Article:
The primary cause of mesothelioma is asbestos. The World Health Organization (WHO) estimates that globally every year, 107,000 people die of asbestos related diseases, namely mesothelioma, lung cancer and asbestosis (the scarring of the lungs with excess fibrous tissue)1. The more asbestos fibers you inhale, the higher the risk of developing cancer. While asbestos was scientifically proven to cause asbestosis in the 1930s and lung cancer a decade later, the clear link between airborne asbestos and mesothelioma was made in 1960, by the scientist, J.C. Wagner2.
How does asbestos cause mesothelioma?
Asbestos is a group of fibrous minerals. Microscopic asbestos fibers are 1,200 times thinner than a strand of human hair. They can be released into the air when disrupted, at which time they may be easily inhaled. When inhaled, asbestos enters your air passages and the lungs as a foreign substance. Your body naturally responds by trying to get rid of it, either through coughing up the mucus that traps it or by carrying it away with fluids. Unfortunately, not all may be eliminated from the body. Anything that remains gets trapped in your body and firmly embedded in the tissues, inflaming the lungs or other parts of the body that have been exposed, particularly the abdomen, heart and, in rare cases, the testicles. Long term inflammation leads to the development of tumors, cancer and mesothelioma, but how this exactly occurs is still unknown. Scientists believe that it may be due to the mutation of the cells, damage by free radicals, and/or a boost in the production of oncoproteins to dangerous levels (which makes abnormal growth of tissue).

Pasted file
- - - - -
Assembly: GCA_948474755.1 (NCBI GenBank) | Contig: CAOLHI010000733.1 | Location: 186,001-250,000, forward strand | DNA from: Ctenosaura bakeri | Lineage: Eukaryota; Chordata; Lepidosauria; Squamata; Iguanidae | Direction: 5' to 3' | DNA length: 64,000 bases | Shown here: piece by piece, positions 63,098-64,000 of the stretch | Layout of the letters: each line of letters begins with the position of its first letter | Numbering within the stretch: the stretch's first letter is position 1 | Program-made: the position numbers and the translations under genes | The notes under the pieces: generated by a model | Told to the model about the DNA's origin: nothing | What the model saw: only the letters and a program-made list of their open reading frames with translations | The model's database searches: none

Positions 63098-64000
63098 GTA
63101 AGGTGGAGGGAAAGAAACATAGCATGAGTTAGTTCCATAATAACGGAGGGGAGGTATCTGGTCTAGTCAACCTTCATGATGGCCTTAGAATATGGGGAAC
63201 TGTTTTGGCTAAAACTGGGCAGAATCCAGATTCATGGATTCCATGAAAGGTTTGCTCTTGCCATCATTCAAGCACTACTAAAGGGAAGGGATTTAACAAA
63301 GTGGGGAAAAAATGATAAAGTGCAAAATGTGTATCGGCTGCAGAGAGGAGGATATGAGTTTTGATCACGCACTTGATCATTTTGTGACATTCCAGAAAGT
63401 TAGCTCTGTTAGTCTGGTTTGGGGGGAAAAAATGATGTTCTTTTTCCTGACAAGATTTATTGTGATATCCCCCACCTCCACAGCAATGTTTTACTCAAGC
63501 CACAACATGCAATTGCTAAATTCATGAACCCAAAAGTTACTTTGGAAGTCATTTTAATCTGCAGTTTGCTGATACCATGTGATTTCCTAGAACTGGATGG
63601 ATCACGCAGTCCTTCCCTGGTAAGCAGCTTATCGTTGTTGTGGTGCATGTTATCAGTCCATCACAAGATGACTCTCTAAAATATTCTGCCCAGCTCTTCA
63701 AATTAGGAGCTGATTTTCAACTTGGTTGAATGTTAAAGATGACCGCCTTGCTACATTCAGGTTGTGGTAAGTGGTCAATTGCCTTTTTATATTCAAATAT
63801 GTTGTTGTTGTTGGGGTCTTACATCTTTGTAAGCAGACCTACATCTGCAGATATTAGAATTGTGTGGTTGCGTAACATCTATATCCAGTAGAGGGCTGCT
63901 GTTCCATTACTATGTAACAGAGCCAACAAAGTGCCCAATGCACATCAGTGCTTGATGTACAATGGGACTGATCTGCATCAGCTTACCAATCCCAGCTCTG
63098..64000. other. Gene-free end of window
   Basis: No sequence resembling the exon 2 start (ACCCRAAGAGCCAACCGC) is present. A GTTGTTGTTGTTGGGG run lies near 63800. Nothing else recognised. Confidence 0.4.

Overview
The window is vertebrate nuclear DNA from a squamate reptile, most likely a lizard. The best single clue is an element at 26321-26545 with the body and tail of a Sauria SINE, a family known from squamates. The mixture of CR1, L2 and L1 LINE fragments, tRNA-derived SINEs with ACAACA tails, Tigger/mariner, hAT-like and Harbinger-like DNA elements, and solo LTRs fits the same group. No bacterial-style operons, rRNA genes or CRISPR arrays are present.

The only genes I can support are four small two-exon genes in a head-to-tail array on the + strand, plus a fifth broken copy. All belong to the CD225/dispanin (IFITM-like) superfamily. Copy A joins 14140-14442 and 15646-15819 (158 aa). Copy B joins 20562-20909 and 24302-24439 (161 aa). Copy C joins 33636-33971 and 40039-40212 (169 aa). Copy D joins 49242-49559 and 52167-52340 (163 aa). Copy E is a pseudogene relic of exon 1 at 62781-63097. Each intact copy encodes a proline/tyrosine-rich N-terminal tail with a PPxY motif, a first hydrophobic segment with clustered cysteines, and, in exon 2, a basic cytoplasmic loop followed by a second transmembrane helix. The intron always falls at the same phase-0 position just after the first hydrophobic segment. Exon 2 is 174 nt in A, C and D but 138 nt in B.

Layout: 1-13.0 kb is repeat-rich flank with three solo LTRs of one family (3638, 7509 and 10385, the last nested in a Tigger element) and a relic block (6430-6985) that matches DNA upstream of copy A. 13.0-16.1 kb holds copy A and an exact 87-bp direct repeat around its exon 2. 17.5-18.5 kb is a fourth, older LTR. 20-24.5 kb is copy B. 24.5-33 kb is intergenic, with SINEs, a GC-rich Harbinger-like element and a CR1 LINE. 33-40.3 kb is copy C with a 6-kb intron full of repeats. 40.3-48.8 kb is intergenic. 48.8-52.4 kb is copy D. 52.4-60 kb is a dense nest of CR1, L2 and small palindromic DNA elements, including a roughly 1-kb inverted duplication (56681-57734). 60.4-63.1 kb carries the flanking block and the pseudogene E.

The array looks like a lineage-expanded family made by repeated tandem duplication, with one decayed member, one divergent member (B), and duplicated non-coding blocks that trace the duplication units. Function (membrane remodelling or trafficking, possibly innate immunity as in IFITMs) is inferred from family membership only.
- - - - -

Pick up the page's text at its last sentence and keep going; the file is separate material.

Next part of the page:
You might not know you have it until it’s too late
You may not know you have mesothelioma until several years after exposure. Research has found that the majority of sufferers are not diagnosed as having mesothelioma until 30 years or more after the initial exposure. Because the microscopic asbestos fibers are invisible and odorless, it can also be difficult to know when you are being exposed (often the case of secondhand asbestos exposure). That’s why it is important that you avoid touching or disturbing any asbestos you may find.
There are two types of asbestos: amphibole and chrysotile. While both increase your risk of developing cancer, it is believed that there is a higher risk of developing mesothelioma when exposed to amphibole asbestos. This is because the fibers of the amphibole variety are rigid and needle-like, making them more “sticky”.
A report presented to the House of Commons in Canada states that the number of asbestos-related fatalities around the world, to date, may be over 5 million3.
1. Thirteenth Session of the Joint ILO/WHO Committee on Occupational Health
2. Diffuse Pleural Mesothelioma and Asbestos Exposure in the North Western Cape Province
3. La Dou J. An international review of occupational and environmental asbestos issues: funding of international agencies. Proceedings of the Chrysotile Debate Canadian Asbestos Conference: A Global Problem; House of Commons, Ottawa. 2003.